Table of Contents

    • Chapter 1: Introduction
    • Chapter 2: Descriptive Statistics
    • Chapter 3: Basic Concepts of Probability
    • Chapter 4: Discrete Random Variables
    • Chapter 5: Continuous Random Variables
    • Chapter 6: Sampling Distributions
    • Chapter 7: Estimation
    • Chapter 8: Testing Hypotheses
    • Chapter 9: Two-Sample Problems
    • Chapter 10: Correlation and Regression
    • Chapter 11: Chi-Square Tests and F-Tests

    Ancillary Material

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    About the Book

    In many introductory level courses today, teachers are challenged with the task of fitting in all of the core concepts of the course in a limited period of time. The Introductory Statistics teacher is no stranger to this challenge. To add to the difficulty, many textbooks contain an overabundance of material, which not only results in the need for further streamlining, but also in intimidated students. Shafer and Zhang wrote Introductory Statistics by using their vast teaching experience to present a complete look at introductory statistics topics while keeping in mind a realistic expectation with respect to course duration and students' maturity level.

    Over time the core content of this course has developed into a well-defined body of material that is substantial for a one-semester course. Shafer and Zhang believe that the students in this course are best served by a focus on that core material and not by an exposure to a plethora of peripheral topics. Therefore in writing Introduction to Statistics they have sought to present only the core concepts and use a wide-ranging set of exercises for each concept to drive comprehension. As a result Introduction to Statistics is a smaller and less intimidating textbook that trades some extended and unnecessary topics for a better-focused presentation of the central material.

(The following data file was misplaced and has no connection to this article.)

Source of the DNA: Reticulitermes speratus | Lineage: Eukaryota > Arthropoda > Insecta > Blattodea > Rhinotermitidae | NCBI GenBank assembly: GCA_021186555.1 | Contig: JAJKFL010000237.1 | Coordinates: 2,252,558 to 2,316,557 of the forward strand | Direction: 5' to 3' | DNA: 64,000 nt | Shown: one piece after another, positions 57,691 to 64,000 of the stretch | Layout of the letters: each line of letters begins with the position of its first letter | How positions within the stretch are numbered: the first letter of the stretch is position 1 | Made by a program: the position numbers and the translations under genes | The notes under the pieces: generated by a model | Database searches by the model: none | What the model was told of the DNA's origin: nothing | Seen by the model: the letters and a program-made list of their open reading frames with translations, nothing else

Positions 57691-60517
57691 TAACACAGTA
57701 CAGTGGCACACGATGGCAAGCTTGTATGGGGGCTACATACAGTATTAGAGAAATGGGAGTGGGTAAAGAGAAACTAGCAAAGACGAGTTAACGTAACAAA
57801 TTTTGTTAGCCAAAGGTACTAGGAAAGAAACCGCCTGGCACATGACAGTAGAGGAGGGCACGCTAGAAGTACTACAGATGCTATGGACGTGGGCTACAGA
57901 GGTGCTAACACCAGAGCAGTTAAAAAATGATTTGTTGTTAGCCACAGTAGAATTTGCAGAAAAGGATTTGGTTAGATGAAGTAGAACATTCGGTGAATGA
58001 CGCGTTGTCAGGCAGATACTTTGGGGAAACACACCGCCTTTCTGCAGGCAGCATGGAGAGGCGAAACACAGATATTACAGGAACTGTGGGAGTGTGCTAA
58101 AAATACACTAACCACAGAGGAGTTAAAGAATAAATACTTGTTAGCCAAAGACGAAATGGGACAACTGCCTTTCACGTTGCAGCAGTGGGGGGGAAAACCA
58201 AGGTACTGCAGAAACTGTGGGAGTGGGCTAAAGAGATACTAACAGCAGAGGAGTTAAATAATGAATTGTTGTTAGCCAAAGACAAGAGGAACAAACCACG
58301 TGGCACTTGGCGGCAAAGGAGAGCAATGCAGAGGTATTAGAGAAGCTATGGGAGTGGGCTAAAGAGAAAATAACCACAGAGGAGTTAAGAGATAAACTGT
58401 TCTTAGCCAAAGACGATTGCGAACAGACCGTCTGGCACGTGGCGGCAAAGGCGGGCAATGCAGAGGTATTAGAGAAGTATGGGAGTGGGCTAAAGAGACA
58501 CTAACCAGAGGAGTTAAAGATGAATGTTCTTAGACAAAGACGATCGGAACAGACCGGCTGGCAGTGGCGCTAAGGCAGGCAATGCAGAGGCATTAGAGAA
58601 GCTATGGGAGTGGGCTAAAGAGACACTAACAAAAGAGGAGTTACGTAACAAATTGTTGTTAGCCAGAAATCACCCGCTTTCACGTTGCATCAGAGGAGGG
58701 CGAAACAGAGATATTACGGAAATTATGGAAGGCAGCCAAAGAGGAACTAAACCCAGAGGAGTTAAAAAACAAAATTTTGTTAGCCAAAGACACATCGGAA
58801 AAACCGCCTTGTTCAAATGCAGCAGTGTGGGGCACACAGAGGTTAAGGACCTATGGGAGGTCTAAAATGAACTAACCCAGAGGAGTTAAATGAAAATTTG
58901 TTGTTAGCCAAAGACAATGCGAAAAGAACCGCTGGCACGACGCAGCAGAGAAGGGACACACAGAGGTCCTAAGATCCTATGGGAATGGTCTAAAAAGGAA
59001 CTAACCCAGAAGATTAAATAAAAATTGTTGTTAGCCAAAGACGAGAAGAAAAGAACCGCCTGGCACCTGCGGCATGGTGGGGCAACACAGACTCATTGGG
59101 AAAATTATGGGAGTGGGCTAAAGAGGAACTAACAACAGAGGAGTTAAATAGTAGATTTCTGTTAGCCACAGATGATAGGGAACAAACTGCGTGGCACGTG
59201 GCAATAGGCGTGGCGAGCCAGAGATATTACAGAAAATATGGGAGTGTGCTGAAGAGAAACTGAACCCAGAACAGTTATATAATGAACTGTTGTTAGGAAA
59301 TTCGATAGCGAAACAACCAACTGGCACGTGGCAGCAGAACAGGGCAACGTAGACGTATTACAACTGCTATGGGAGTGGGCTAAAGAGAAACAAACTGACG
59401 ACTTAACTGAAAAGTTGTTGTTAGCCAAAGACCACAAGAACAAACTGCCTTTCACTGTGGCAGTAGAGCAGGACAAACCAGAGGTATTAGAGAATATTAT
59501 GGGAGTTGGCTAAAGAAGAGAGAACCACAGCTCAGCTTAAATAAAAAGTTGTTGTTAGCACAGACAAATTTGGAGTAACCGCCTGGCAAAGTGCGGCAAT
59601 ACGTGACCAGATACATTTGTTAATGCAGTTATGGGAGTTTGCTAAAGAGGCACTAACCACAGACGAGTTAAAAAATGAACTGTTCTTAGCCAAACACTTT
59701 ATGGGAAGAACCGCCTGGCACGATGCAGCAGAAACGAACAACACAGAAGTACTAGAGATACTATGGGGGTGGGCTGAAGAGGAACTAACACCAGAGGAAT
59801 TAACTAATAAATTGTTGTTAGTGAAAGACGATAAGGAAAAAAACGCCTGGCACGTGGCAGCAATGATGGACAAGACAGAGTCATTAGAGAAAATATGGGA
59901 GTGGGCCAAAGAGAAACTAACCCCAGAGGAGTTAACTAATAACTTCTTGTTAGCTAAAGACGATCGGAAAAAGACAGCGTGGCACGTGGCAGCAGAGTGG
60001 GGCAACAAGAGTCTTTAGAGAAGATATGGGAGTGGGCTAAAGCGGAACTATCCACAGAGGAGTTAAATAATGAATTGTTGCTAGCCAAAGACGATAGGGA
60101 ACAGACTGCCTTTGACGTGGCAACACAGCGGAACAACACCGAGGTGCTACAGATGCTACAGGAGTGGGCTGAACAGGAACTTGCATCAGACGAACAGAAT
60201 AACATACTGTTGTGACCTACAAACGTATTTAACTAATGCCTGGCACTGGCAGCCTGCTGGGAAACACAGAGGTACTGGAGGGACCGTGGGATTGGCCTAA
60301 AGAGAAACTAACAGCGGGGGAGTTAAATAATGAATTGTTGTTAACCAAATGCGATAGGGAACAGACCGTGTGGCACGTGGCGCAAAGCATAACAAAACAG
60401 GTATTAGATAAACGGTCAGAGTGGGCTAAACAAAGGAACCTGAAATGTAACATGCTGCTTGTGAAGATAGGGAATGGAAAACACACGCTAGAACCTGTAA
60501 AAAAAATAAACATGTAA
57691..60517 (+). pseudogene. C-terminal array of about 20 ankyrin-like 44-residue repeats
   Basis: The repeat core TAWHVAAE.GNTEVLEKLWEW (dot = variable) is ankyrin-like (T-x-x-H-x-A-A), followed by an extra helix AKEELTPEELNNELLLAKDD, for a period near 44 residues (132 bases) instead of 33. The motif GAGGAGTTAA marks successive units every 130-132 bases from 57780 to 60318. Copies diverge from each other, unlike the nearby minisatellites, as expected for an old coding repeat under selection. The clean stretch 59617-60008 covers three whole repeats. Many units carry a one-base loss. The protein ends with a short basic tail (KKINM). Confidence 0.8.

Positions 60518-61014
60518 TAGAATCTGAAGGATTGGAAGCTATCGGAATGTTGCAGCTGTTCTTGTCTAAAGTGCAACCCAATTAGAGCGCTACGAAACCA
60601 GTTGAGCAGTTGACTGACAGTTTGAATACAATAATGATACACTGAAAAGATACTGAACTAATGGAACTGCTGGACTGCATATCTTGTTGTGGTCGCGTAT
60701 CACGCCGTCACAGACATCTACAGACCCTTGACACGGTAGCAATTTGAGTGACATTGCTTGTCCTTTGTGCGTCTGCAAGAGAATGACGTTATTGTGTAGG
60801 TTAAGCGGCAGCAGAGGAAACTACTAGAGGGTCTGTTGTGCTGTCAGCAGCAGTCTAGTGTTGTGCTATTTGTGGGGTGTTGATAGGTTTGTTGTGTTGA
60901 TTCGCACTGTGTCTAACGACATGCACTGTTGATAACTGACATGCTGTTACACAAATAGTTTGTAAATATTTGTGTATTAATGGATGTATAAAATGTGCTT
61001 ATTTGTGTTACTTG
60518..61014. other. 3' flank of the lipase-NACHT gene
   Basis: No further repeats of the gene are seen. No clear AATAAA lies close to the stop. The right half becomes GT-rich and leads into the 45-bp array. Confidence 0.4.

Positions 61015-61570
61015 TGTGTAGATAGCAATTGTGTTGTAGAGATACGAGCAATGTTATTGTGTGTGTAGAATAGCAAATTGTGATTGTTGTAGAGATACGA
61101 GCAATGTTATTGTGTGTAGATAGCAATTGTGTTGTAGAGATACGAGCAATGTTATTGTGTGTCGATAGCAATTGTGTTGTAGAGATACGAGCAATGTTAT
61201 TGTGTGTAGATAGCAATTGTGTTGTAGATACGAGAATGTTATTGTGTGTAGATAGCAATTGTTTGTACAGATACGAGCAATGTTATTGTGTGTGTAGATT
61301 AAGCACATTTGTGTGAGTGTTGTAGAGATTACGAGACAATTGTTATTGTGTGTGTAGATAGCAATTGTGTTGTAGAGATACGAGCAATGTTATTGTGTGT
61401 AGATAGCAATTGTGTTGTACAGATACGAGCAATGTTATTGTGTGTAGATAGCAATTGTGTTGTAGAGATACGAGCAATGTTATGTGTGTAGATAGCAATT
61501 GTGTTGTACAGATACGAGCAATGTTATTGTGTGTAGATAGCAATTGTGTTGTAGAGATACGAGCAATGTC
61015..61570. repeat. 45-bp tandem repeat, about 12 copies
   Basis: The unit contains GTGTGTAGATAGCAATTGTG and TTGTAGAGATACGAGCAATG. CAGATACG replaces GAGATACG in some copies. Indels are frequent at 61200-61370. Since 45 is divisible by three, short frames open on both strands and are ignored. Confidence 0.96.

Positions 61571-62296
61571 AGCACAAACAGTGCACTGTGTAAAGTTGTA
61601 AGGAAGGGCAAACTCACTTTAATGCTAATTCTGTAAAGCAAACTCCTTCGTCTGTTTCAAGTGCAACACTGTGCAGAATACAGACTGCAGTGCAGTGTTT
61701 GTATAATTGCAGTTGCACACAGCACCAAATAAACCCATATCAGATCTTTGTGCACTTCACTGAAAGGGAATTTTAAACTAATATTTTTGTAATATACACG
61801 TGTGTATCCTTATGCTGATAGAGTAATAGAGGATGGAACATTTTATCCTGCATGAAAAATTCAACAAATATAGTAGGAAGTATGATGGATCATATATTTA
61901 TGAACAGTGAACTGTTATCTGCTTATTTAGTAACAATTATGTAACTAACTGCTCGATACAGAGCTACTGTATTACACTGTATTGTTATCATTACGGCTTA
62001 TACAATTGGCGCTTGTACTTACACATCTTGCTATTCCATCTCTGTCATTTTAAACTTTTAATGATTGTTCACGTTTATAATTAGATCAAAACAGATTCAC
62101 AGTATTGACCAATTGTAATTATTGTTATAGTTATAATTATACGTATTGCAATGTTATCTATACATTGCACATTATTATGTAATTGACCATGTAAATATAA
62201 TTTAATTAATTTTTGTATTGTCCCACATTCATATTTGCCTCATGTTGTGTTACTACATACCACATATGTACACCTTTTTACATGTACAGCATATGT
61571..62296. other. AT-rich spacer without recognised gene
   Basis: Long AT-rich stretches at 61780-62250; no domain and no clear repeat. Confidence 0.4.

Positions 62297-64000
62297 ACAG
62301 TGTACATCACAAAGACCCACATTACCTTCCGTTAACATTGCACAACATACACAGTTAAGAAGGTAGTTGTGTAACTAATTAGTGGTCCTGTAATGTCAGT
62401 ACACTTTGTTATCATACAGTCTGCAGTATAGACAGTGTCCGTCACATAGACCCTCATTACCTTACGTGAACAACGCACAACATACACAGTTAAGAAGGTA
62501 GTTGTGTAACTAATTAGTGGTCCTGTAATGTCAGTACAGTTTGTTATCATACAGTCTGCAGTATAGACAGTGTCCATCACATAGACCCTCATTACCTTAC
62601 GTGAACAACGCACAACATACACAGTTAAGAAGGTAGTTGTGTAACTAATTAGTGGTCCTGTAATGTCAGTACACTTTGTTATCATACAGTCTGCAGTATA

You will not only appreciate the depth and breadth of exercises in Introduction to Statistics, but you will also like the close attention to detail that Shafer and Zhang have paid to the student and instructor solutions manuals. This is one of few books on the market where the textbook authors have written the solutions manuals to maintain the integrity of the material.

    In addition, in order to facilitate the use of technology with the book the authors included “large data set exercises,” where appropriate, that refer to large data sets that are available on the web, and for which use of statistical software is necessary.

    About the Contributors


    Douglas Shafer is Professor of Mathematics at the University of North Carolina at Charlotte. In addition to his position in Charlotte he has held visiting positions at the University of Missouri at Columbia and Montana State University and a Senior Fulbright Fellowship in Belgium. He teaches a range of mathematics courses as well as introductory statistics. In addition to journal articles and this statistic textbook he has co-authored with V. G. Romanovski (Maribor, Slovenia) a graduate textbook in his research specialty. He earned a PhD in mathematics at the University of North Carolina at Chapel Hill.

    Zhiyi Zhang is Professor of Mathematics at the University of North Carolina at Charlotte. In addition to his teaching and research duties at the university, he consults actively to industries and governments on a wide range of statistical issues. His research activities in Statistics have been supported by National Science Foundation, US Environmental Protection Agency, Office of Naval Research, and National Institute of Health. He earned a PhD in Statistics at Rutgers University in New Jersey.